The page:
Israel’s Political Hopefuls Understand What Won’t Work, But Don’t Know What Will

At a recent televised debate among candidates for re-election to the Knesset, the participants astutely identified the problems with their interlocutors’ positions. But when it came to the crucial issue of relations with the Palestinians, none was able to present a convincing solution. To Haviv Rettig Gur, who served as the one non-politician on the panel, the lack of ideas stems from “a broader national bewilderment”:

A majority of Israelis want to separate from the Palestinians. A majority—who overlap a great deal with the previous group—also believe an Israeli withdrawal is unlikely to deliver safety. And so, in a sense, everyone is right.

Hilik Bar [of the Zionist Camp party] insisted that Palestinian independence would increase, not decrease, the political window for an Israeli military response to any post-withdrawal attacks. Ayelet Shaked [of Jewish Home] calmly pointed out that the Gaza situation didn’t quite work out that way.

Shaked insisted the country could “manage the conflict,” leading Yaakov Peri [of Yesh Atid] to retort that instead the conflict was “managing” the country, holding an outsized role in setting the national agenda. . . .

At the end of the day, after a long string of failed peace talks, Israelis no longer believe in the policy narratives of the past. They do not believe peace is attainable in the near term, or that annexation might resolve the fundamental questions of the conflict. And neither, it seems, do the candidates in this election.

Read more at Times of Israel

More about: Gaza withdrawal, Israeli politics, Knesset, Palestinians

Recognizing a Palestinian State Won’t Help Palestinians, or Even Make Palestinian Statehood More Likely

While Shira Efron and Michael Koplow are more sanguine about the possibility of a two-state solution to the Israel-Palestinian conflict, and more critical of Israel’s policies in the West Bank, than I am, I found much worth considering in their recent article on the condition of the Palestinian Authority (PA). Particularly perceptive are their comments on the drive to grant diplomatic recognition to a fictive Palestinian state, a step taken by nine countries in the past few months, and almost as many in total as recognize Israel.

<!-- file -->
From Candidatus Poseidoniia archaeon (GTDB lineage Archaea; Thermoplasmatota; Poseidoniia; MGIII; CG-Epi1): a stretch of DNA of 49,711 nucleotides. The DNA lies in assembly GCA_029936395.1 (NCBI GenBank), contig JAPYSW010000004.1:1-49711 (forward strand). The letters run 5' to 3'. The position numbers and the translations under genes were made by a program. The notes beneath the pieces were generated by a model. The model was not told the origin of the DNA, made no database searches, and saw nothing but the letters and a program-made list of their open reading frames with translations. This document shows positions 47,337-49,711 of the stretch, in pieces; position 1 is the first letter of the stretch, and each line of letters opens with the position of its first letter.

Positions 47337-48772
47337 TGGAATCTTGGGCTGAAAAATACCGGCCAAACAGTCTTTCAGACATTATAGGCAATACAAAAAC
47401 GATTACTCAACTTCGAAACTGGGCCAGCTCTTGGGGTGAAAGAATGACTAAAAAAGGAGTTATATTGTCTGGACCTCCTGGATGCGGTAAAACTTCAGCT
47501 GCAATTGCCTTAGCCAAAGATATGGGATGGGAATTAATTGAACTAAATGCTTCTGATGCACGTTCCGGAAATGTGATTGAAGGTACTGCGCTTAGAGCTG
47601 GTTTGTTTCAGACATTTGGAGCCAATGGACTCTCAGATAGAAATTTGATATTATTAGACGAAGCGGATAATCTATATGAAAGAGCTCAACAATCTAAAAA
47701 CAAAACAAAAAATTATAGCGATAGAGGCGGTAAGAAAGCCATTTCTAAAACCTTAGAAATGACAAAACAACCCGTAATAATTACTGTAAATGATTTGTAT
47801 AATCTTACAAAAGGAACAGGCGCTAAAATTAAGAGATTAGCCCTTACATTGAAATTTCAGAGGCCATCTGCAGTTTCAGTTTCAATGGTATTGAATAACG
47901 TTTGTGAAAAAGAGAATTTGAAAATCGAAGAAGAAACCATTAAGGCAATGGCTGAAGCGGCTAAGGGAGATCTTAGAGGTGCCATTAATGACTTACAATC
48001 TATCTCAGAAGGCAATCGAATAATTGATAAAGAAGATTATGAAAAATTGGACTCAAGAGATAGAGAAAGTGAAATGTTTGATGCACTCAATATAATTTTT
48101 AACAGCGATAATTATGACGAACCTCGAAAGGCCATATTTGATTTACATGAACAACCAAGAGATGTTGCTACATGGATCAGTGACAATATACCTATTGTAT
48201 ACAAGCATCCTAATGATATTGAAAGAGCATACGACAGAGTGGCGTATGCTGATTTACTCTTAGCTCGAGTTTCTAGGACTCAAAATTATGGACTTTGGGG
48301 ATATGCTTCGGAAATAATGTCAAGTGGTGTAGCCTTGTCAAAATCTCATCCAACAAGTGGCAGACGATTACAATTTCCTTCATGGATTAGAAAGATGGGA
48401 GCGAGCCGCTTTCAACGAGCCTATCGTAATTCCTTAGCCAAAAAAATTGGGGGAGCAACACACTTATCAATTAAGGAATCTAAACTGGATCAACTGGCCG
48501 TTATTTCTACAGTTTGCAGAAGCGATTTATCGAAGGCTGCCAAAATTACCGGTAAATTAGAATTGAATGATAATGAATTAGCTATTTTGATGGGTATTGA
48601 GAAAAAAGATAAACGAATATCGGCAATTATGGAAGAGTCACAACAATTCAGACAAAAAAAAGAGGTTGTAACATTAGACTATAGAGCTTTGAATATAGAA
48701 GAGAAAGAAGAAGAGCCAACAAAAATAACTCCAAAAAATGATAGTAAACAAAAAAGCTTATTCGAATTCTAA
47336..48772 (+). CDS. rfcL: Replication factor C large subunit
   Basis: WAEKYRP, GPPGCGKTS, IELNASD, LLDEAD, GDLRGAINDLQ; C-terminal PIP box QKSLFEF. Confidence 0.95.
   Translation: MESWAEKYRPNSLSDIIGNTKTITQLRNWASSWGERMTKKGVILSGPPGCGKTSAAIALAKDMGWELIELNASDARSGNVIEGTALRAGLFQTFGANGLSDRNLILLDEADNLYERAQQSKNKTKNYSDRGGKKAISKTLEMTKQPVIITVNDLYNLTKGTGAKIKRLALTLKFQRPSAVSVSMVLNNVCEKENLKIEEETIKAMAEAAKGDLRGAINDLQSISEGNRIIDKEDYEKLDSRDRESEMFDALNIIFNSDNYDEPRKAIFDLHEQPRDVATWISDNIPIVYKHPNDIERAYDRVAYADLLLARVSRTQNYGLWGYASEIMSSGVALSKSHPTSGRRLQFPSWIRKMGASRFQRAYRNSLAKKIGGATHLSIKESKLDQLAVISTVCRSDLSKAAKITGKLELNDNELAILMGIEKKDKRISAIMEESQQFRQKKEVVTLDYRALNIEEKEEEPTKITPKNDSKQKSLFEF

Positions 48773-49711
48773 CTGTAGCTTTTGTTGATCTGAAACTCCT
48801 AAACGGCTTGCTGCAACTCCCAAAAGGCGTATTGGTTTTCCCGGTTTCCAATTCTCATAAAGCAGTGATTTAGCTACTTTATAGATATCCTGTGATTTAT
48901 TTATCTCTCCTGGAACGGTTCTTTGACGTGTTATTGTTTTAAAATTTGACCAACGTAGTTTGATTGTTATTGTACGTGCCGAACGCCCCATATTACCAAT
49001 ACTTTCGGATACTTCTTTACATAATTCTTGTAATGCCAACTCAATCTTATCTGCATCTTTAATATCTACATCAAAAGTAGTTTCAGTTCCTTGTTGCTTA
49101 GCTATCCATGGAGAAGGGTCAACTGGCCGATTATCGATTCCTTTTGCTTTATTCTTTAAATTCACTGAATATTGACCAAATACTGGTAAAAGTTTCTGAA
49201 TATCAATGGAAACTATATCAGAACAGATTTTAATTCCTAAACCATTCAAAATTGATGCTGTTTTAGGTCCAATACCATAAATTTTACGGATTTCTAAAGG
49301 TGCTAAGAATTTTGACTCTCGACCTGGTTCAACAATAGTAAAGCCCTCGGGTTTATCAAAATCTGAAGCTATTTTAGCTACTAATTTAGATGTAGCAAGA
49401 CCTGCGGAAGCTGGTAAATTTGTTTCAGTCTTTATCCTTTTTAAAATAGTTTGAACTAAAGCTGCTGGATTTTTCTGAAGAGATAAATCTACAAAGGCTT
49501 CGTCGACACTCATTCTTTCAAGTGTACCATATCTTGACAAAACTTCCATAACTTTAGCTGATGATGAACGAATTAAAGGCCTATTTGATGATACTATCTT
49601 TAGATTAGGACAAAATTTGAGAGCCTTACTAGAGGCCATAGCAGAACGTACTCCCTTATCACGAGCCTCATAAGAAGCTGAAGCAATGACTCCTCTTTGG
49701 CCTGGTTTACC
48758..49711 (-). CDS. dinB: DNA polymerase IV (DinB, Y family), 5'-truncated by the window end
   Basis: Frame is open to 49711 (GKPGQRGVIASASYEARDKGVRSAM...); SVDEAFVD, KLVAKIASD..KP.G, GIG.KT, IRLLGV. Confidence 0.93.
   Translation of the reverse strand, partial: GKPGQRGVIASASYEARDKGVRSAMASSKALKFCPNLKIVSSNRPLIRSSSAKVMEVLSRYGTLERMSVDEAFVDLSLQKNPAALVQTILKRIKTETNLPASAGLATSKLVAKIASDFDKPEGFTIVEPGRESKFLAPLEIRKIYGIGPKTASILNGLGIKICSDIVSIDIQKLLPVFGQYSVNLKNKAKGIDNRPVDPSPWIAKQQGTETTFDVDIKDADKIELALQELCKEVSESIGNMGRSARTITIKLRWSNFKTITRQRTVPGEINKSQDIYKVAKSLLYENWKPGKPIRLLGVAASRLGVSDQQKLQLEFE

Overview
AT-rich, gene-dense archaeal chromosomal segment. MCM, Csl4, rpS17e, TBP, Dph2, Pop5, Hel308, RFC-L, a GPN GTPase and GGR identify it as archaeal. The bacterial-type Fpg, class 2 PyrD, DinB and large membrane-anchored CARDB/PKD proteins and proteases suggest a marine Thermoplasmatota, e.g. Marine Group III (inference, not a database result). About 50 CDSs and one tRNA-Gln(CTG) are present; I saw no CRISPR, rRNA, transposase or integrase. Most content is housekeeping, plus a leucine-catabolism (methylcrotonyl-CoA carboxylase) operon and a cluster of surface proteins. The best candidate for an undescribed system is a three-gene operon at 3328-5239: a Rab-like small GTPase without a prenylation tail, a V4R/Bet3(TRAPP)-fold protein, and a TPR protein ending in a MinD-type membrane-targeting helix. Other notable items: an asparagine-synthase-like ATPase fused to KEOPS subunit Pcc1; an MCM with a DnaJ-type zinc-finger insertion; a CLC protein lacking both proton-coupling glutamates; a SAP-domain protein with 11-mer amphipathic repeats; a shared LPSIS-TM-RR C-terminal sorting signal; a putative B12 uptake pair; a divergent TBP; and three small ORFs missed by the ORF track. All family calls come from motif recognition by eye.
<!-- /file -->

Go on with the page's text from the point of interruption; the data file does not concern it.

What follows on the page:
Efron and Koplow argue that this move isn’t a mere empty gesture, but one that would actually make things worse, while providing “no tangible benefits for Palestinians.”

In areas under its direct control—Areas A and B of the West Bank, comprising 40 percent of the territory—the PA struggles severely to provide services, livelihoods, and dignity to inhabitants. This is only partly due to its budgetary woes; it has also never established a properly functioning West Bank economy. President Mahmoud Abbas, who will turn ninety next year, administers the PA almost exclusively by executive decrees, with little transparency or oversight. Security is a particular problem, as militants from different factions now openly defy the underfunded and undermotivated PA security forces in cities such as Jenin, Nablus, and Tulkarm.

Turning the Palestinian Authority (PA) from a transitional authority into a permanent state with the stroke of a pen will not make [its] litany of problems go away. The risk that the state of Palestine would become a failed state is very real given the PA’s dysfunctional, insolvent status and its dearth of public legitimacy. Further declines in its ability to provide social services and maintain law and order could yield a situation in which warlords and gangs become de-facto rulers in some areas of the West Bank.

Otherwise, any steps toward realizing two states will be fanciful, built atop a crumbling foundation—and likely to help turn the West Bank into a third front in the current war.

Read more at Foreign Affairs

More about: Palestinian Authority, Palestinian statehood